Before Neda, the young woman who bled to death before the world’s eyes during post-election protests in Iran, there was Soraya, a 35-year-old mother of seven who was stoned to death on trumped-up adultery charges in 1980s Iran, during the reign of the Ayatollah Khomeini. Soraya’s supposedly true story was told in French-Iranian journalist Freidoune Sahebjam’s novel The Stoning of Soraya M.
The book has been adapted into an unrelievedly grim movie by Cyrus Nowrasteh, who wrote the screenplay with his wife. James Caviezel plays Sahebjam, whose car breaks down, conveniently, in a remote Iranian village, where the desperate, chador-draped Zahra (Shohreh Aghdashloo), tells him about the killing the previous day of her niece, Soraya (Mozhan Marnò). Soraya's terrible story then unfolds in flashback.
Soraya is married to the abusive Ali (Navid Negahban), a corrupt prison guard who wants to divorce Soraya so he can marry a 14-year-old girl. Although polygamy is allowed under Sharia law, Ali hopes to avoid supporting Soraya financially. When Soraya takes a job housekeeping for a local widower, Ali seizes the opportunity to accuse her of adultery, a crime punishable by death. Complicit in the scheme are the village’s corrupt mullah and mayor, who subvert Sharia jurisprudence to justify murder. Dressed in angelic white, brave Soraya meets her awful fate -- stoning by an angry mob that includes, incredibly, her husband, her father and her young sons. Although the movie is set in the Islamic world, Soraya is depicted as the perfect Christian martyr. After she has been battered to a bloody pulp, the evil husband notices there is still movement in her eye. "The bitch lives!" he shouts, exhorting the crowd to finish the job. Clearly this is a movie designed to inflame the emotions.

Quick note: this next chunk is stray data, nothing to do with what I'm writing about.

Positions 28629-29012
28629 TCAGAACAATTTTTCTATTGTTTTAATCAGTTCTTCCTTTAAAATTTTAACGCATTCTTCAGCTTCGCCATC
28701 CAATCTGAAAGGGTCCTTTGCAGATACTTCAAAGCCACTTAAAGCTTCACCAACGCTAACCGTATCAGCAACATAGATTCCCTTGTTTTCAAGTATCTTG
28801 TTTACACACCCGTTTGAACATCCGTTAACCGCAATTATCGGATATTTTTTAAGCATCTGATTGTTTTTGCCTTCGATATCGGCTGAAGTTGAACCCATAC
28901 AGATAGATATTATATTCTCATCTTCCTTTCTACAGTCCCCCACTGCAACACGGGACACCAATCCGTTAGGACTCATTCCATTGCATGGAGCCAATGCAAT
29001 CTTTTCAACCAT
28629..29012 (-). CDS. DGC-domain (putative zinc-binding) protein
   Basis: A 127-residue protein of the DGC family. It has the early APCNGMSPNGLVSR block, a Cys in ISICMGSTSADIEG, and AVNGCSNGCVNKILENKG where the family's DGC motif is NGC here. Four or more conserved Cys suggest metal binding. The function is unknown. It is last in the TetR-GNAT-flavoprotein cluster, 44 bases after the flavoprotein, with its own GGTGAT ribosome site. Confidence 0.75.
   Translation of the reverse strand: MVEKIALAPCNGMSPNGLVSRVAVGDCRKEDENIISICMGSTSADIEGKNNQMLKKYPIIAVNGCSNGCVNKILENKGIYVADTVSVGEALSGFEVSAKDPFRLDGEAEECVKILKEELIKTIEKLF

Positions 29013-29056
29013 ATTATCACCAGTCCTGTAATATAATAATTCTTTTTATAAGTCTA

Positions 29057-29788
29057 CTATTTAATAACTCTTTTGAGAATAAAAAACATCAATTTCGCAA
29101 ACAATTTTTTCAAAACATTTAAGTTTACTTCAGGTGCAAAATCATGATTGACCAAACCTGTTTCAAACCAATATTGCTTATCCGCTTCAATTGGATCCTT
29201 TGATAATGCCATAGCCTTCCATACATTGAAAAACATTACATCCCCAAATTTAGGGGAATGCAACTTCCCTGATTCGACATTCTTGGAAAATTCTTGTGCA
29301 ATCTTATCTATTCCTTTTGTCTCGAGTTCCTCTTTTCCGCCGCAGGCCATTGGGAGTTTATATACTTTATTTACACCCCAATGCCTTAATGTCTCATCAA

The timing of the movie's release, while neoconservative hawks continue to beat the drums for military intervention in Iran, raises suspicion that it is a skillful piece of anti-Muslim propaganda. Its producers are the folks who brought you similar religioso-sadistic thrills in Mel Gibson’s The Passion of the Christ (Caviezel was Passion’s bloody Jesus), and Nowrasteh’s résumé includes a TV miniseries that twisted history to blame Clinton for 9/11. The movie has been embraced as proof of Islam’s inhumanity by Watergate crook-turned-evangelical-Christian Chuck Colson, who provides links to "ministry resources based on the film." Colson writes: "This is barbarism. And it's the result of a belief system that ignores the humanity of every person. This is why Christians, who believe in the sanctity of every human life created in the image of God" -- unlike those heathenic Muslims -- "must fight and keep fighting for the rights of women like Soraya." Amnesty International, the human rights group, has denounced the movie as sensationalism, writing on the Huffington Post: "Aside from the numerous inaccuracies and implausibilities, the climax of the film -- a bloody and prolonged stoning scene with villagers pelting the victim -- is so sensationalized that the audience response is likely to be disgust and revulsion at Iranians themselves, who are portrayed as primitive and blood-thirsty savages."
There can be little doubt that The Stoning of Soraya M. has a crypto-political purpose, and a not very subtle one at that. It should be approached with the utmost skepticism.
Shorter version at www.clevescene.com.